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Kisa Gotami

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Kisa Gotami and the Buddha

Kisa Gotami [alt. Krisha Gotami] was a female disciple of the Buddha. Before meeting the Buddha, she was married to a wealthy man of Savatthi and had a child. Her child died and she became overcome with grief. Her sorrow was so great that many thought she had lost her mind. An old man told her to see the Buddha. The Buddha told her that he could bring the child back to life if she could bring him a mustard seed from any family in the city where no one had died. She desperately went from house to house, but to her disappointment, she could not find a house that had not suffered the death of a family member. Finally the realization struck her that there is no house free from death. She returned to the Buddha, who comforted her and preached to her the truth. She was awakened and entered the first stage of enlightenment. Eventually, she became an arhat.

The following Dhammapada verse[1] is associated with her story:

Though one should live a hundred years
without seeing the Deathless State,
yet better indeed, is a single day's life
of one who sees the Deathless State.

In the "Gotami Sutta" (SN 5.3), Bhikkhuni Kisa Gotami declares:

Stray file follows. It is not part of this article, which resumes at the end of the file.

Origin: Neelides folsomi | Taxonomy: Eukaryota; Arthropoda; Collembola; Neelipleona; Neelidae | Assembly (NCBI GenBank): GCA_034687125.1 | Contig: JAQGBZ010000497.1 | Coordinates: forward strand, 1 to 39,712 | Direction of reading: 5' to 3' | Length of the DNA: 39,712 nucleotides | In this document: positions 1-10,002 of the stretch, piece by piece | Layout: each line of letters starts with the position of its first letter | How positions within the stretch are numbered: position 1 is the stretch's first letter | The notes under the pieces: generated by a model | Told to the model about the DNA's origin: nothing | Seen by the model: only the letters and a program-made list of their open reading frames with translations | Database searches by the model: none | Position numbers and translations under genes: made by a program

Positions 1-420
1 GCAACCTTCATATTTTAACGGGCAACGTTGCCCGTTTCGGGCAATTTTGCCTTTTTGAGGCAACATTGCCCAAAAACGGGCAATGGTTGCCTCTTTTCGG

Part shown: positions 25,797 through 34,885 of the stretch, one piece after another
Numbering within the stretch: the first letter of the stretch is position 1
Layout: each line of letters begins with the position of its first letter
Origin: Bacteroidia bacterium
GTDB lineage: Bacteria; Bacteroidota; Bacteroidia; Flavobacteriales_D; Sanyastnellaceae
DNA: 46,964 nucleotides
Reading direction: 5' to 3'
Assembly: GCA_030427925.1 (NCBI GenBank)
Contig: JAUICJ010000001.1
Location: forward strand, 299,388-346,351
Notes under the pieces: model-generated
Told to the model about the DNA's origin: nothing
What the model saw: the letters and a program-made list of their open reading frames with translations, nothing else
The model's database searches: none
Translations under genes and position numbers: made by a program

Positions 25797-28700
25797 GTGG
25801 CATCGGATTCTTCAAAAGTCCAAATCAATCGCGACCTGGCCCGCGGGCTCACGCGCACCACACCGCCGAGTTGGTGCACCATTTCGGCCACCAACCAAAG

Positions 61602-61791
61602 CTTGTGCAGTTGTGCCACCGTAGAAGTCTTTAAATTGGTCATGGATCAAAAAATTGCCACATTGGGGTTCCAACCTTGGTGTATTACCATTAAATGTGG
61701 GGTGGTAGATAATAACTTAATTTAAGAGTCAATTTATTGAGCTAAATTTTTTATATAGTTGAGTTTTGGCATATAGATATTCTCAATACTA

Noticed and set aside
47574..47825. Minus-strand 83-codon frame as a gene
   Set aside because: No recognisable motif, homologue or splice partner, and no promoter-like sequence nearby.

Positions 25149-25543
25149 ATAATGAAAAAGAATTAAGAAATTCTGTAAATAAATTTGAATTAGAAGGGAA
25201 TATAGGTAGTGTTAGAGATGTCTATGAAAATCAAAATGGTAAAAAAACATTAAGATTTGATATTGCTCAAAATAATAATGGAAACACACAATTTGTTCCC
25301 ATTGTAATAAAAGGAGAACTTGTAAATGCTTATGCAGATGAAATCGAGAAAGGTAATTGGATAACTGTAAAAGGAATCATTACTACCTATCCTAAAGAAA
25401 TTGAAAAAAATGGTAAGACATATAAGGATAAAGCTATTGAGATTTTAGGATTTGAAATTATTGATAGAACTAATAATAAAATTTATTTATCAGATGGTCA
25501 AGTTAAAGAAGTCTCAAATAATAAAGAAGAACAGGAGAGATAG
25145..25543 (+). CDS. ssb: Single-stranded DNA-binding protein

I've gotten past the killing of [my] sons,
have made that the end
to [my search for] men.
I don't grieve,
I don't weep....
It's everywhere destroyed — delight.
The mass of darkness is shattered.
Having defeated the army of death,
free of fermentations I dwell.[2]

Notes

  1. Dhammapada, Ch. VIII, verse 114. See, for instance, Buddharakkhita (1996).[1]
  2. Thanissaro (1998).

Bibliography

  • Buddharakkhita, Acharya (1998). Sahassavagga: The Thousands (Dhp VIII). Available on-line at [2]
  • Thanissaro Bhikkhu (trans.) (1998). Gotami Sutta: Sister Gotami (SN 5.3). Available on-line at [3]
  • C. Rhys Davids and K. Norman: Poems of Early Buddhist Nuns, Pali Text Society, pp. 88–9. Retaken at: [4]
  • Wendy Garling (2016), Stars at Dawn: Forgotten Stories of Women in the Buddha's Life, Shambhala Publications, pp. 95–106.